• pascaljappy says:

      Yes, I too believe that Zeiss have achieved a level of optical and mechanical mastery that still eludes competitors. These days, they achieve it through computer simulation, but they seem to maintaint their upper hand even when software should help level the playing ground. As always, it’s not just about the gear (here, the software) but the person and the philosophy behind it.

      This specific lens could not be used on a Leica. Not a Leica M, anyway. The SL, maybe? But no, I’ve not found any other attempts to mount those on other cameras than Sonys and Nikons (not that I searched, mind you.)

      Lenses are designed to cover a certain angle. The greater the surface of the sensor, the greater the angle covered by the optics. Aberrations are harder to correct as you leave the axis. So putting a lens on a smaller sensor “helps” it shine in that only the central part of its image is sampled (although you could also argue the smaller sensor is also likely to have smaller pixels, another type of difficulty for the lens). Using the lens on a larger sensor puts it at a disadvantage. It’s not really about “blaming” the lens but being fair to its designer πŸ˜‰

      It appears that the X1D has a sensor that’s not large enough to hurt edge performance of some lenses too badly, and its larger pixels make it far more tolerant to any vintage softness. It’s turning out to be one fantastic base to explore oldies, blending a modern electronic look with an older glass look! More soon with far more ancient Leicas and very different results πŸ˜‰


      • jean pierre (pete) guaron says:

        Best of luck with the project, Pascal. Zeiss and Hasselblad famously partnered the first photographs ever taken on the moon. It’s lovely to see that the partnership continues, even if it’s loosely and ad hoc.

        And for me at least, photography has ALWAYS been a process of experimentation and challenge. I know it’s silly to aim at being excellent at everything, but it’s rather boring not trying, so it’s a choice as to which is the lesser of the two evils.

        Eg – yesterday’s treat was an attempt to photograph a baby praying mantis on one of my bougainvilleas, using a Laowa MACRO which I purchased as a result of one of Philippe’s postings. More practice required – the photo wasn’t perfect – but it was fun, trying. And with this blasted COVID thing, we ALL need a bit of fun in our lives! πŸ™‚

  • Jean-Claude Louis says:

    Mellow Yellow, gorgeous image, old memories – but I stopped smoking banana leaves so long ago πŸ™‚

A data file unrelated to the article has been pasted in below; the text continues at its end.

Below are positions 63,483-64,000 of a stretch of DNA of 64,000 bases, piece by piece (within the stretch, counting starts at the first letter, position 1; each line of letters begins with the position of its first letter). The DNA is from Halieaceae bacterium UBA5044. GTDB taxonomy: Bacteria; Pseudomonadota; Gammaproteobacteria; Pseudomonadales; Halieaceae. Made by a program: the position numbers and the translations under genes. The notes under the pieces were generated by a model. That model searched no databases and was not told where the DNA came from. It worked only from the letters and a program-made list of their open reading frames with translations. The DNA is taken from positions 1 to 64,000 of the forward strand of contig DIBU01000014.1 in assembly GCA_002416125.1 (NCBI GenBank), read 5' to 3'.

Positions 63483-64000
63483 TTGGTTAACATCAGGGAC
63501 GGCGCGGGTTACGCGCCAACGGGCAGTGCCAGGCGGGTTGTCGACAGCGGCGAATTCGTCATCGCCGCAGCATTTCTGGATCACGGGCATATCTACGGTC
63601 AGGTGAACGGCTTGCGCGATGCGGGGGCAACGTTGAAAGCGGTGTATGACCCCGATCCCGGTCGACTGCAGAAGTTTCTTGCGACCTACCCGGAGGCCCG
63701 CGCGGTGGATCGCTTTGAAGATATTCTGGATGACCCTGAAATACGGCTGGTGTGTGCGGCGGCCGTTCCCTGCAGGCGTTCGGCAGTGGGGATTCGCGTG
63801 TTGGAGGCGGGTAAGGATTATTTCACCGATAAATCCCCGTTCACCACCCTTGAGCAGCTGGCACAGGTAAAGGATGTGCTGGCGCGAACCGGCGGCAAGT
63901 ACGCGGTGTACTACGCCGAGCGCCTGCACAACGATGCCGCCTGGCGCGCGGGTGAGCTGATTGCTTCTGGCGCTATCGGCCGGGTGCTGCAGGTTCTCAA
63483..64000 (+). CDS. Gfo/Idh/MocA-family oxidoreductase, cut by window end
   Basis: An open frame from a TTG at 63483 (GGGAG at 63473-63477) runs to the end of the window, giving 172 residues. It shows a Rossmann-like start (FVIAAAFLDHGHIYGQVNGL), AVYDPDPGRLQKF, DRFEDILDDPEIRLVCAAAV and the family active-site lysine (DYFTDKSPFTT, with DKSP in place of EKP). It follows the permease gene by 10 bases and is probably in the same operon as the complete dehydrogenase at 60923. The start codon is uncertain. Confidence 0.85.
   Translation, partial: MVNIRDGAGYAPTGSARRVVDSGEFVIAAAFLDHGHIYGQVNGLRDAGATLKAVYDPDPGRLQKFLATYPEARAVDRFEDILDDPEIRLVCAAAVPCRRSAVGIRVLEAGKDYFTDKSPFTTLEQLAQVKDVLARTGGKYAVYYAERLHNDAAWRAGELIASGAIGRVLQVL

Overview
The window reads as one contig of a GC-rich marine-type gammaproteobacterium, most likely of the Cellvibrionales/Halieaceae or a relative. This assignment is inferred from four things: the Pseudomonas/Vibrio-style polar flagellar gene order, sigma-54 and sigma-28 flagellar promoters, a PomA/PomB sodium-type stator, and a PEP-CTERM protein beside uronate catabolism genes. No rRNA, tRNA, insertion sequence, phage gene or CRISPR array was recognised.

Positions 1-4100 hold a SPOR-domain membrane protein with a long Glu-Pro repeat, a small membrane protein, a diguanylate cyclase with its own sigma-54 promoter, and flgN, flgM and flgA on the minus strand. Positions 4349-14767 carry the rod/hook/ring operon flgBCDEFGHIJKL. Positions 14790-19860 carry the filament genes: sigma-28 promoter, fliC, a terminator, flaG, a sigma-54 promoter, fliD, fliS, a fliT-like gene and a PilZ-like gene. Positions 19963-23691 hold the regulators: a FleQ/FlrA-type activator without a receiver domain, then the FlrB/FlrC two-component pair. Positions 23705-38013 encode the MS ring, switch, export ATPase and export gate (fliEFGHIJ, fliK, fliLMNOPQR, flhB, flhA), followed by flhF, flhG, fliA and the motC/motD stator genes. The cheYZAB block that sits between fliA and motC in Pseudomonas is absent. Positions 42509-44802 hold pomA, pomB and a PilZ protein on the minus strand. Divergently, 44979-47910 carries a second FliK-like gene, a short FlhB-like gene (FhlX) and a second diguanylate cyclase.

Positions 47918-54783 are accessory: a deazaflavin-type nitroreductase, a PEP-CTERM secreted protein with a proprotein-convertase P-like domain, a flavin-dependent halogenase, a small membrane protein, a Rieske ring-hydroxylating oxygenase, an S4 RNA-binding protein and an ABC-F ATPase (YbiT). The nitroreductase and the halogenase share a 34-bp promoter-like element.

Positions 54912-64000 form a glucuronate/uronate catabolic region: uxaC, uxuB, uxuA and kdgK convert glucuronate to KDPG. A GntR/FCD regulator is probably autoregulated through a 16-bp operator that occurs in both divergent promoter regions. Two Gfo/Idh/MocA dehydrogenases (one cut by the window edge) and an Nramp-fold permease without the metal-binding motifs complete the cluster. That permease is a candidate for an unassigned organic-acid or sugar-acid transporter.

You’re absolutely right about the XD1 being an ideal platform for the exploration of lenses that have that magic look – particularly some exquisite Zeiss or Leitz designs. And it’s not that complicated, it’s just about finding the best match between the circle of confusion and resolution of a lens and the rendering of the digital sensor of your camera. You brilliantly demonstrated that the Distagon is worthy to be adopted by the XD1.

    And, as you know well, Hasselblad has done just that, and very well, with their lens/sensor/software combos, resulting in a spectacular line of lenses.

    • pascaljappy says:

      Thank you very much, Jean-Claude. I will start testing some old Hasselblad lenses as soon as an adapter arrives. Unfortunately, I only have one at home. If that proves special, I might buy one or two more. It would be intriguing to try the 120/4 Makro planar and the 100/3.5, possibly a longer lens. And I would love to try the Contaxt 645 range as well, though that might be trickier. Cheers

  • Mark Raugas says:

    Simply lovely.

    I had that lens in Canon mount before I switched over to Sony, and it is quite stunning what you are able to accomplish with it. The Loxia 25mm I found a bit too clinical to keep long term and but I am enjoying exploring the 35/1.4 with my Sony and on film.

    So, when a design is timeless. . .

    Also, thank you for the audio link β€” those tube integrated amplifiers look very interesting as well.

    • pascaljappy says:

      Exactly. A timeless design is precious. For a long time, I thought the lens was the important part of the kit and bought whatever camera worked with it. In recent years, manufacturers have made that difficult by providing a lot of in-camera correction. But it turns out none of that diminishes the loveliness of uncorrected lenses (which should have been obvious πŸ˜‰ ) Thank you for the kind words πŸ™‚

  • Patrick says:

    Great to read and see the Pro at work….most interesting and educational.
    Thank you for sharing, Pascal !

  • Dallas says:

    Hi Pascal, great images on the Hassie using the ZM. I have to agree the Milvus 50/1.4 & 851/4 are magnificent pieces of glass nearly up to the sublime IQ of the 135/2. Looking forward to more of your compassions.

  • JohnW says:

    Pascal, this is waaaaayyyyy out of my league technically. But I will say this – my favourite film camera of all time was my Rolleiflex 3.5T with a 75mm F3.5 Planar. Paired with Agfa CT18 transparency film the colours were jaw droppingly gorgeous and the images had a depth that made you want to stick your hand into them and touch the objects. I “liked’ my Canon gear “LOVE” my Fuji gear and still miss that 75mm Planar.

  • I couldn`t agree more Pascal. I find my old135mm f/2 Apo Sonnar T* ZF.2 and 35mm f/1.4 distagon zf.2 work incredibly with my GFX100. More doors, more avenues to go down. Thanks for writing this review and sharing your thoughts

    • pascaljappy says:

      David, thank you for the kind words and for the additional information. The GFX being even more stringent on quality than the X1D, that speaks volumes for those lenses ! Cheers.